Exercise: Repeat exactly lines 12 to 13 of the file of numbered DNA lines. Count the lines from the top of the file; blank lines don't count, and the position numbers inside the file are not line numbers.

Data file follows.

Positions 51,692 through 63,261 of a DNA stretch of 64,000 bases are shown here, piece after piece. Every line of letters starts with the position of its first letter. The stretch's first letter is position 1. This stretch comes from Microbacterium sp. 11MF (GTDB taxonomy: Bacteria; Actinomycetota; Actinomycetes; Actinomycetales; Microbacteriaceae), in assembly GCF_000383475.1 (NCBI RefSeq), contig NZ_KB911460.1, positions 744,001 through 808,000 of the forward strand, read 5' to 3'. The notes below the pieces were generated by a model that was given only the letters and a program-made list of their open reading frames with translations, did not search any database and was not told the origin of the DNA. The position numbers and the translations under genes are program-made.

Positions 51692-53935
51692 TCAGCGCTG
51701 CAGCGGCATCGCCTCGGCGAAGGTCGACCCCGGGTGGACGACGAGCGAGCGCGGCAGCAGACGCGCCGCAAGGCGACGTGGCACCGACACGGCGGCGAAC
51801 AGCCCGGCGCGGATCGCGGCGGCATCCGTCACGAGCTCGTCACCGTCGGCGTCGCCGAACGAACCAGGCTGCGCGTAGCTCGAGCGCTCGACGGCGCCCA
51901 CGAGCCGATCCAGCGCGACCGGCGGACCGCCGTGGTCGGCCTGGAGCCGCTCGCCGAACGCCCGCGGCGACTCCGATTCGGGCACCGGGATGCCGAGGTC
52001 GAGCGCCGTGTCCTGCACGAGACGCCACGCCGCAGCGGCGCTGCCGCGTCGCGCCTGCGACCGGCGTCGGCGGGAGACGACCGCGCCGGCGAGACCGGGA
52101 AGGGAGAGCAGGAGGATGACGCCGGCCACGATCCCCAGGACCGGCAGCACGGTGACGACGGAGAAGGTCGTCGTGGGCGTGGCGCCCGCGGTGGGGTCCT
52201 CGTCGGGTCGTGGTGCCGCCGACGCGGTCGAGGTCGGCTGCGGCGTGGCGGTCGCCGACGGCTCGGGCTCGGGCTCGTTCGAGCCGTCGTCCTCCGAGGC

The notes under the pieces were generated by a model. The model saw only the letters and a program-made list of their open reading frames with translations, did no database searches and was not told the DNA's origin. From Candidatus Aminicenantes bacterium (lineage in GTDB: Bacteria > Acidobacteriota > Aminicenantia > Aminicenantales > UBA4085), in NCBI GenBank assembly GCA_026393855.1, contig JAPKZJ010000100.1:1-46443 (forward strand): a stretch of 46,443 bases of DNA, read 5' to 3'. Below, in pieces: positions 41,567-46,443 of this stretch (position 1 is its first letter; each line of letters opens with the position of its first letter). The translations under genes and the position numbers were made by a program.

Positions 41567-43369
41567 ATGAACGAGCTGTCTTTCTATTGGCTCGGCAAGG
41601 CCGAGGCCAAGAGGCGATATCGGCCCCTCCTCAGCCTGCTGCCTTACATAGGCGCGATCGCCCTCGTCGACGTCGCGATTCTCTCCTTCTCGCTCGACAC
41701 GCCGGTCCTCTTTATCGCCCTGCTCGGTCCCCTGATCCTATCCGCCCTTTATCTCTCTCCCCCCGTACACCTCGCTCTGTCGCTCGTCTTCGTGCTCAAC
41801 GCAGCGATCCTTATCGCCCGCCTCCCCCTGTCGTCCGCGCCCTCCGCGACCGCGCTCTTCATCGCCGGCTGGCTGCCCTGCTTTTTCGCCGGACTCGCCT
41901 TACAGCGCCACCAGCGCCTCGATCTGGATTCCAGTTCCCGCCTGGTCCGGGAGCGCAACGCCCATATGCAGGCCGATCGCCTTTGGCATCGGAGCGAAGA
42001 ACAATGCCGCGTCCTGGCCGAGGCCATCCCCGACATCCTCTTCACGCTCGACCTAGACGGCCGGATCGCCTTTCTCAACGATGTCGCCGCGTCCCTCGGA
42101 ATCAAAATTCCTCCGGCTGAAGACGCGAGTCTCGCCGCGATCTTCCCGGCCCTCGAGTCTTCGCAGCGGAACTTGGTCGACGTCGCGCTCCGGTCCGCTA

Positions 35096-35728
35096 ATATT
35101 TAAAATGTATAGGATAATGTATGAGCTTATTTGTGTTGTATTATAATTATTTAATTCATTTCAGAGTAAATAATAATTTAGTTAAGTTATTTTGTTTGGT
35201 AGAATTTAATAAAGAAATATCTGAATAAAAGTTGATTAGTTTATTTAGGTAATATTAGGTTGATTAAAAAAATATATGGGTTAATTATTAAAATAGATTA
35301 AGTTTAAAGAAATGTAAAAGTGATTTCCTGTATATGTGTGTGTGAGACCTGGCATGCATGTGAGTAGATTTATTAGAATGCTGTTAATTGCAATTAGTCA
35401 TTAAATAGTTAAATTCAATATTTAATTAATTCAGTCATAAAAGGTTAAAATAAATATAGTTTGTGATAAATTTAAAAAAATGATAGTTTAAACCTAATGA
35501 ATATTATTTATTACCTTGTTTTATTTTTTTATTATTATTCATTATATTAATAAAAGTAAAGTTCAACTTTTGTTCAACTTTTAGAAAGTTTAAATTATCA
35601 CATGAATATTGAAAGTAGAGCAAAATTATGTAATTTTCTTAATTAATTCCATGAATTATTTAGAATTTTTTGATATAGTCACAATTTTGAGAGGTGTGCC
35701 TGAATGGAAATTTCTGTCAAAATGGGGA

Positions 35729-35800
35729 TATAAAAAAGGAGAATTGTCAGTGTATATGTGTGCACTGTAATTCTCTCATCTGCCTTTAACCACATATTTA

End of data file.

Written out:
41567 ATGAACGAGCTGTCTTTCTATTGGCTCGGCAAGG
41601 CCGAGGCCAAGAGGCGATATCGGCCCCTCCTCAGCCTGCTGCCTTACATAGGCGCGATCGCCCTCGTCGACGTCGCGATTCTCTCCTTCTCGCTCGACAC